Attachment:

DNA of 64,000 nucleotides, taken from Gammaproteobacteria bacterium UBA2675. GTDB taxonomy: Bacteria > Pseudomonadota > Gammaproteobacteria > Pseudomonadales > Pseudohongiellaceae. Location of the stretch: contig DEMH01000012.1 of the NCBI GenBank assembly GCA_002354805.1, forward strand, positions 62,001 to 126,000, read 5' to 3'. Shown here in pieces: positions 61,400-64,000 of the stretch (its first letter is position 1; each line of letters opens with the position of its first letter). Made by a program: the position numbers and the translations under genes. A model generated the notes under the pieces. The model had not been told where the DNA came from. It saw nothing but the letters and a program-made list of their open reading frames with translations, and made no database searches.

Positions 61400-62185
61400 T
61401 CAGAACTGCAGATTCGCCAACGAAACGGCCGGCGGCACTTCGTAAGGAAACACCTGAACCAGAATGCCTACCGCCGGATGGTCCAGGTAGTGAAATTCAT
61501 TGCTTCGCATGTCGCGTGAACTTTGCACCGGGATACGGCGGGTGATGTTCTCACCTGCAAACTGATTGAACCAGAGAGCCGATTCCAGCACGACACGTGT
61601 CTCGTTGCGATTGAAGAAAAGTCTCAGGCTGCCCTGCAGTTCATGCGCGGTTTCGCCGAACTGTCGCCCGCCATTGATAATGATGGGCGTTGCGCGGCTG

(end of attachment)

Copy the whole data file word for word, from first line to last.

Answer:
DNA of 64,000 nucleotides, taken from Gammaproteobacteria bacterium UBA2675. GTDB taxonomy: Bacteria > Pseudomonadota > Gammaproteobacteria > Pseudomonadales > Pseudohongiellaceae. Location of the stretch: contig DEMH01000012.1 of the NCBI GenBank assembly GCA_002354805.1, forward strand, positions 62,001 to 126,000, read 5' to 3'. Shown here in pieces: positions 61,400-64,000 of the stretch (its first letter is position 1; each line of letters opens with the position of its first letter). Made by a program: the position numbers and the translations under genes. A model generated the notes under the pieces. The model had not been told where the DNA came from. It saw nothing but the letters and a program-made list of their open reading frames with translations, and made no database searches.

Positions 61400-62185
61400 T
61401 CAGAACTGCAGATTCGCCAACGAAACGGCCGGCGGCACTTCGTAAGGAAACACCTGAACCAGAATGCCTACCGCCGGATGGTCCAGGTAGTGAAATTCAT
61501 TGCTTCGCATGTCGCGTGAACTTTGCACCGGGATACGGCGGGTGATGTTCTCACCTGCAAACTGATTGAACCAGAGAGCCGATTCCAGCACGACACGTGT
61601 CTCGTTGCGATTGAAGAAAAGTCTCAGGCTGCCCTGCAGTTCATGCGCGGTTTCGCCGAACTGTCGCCCGCCATTGATAATGATGGGCGTTGCGCGGCTG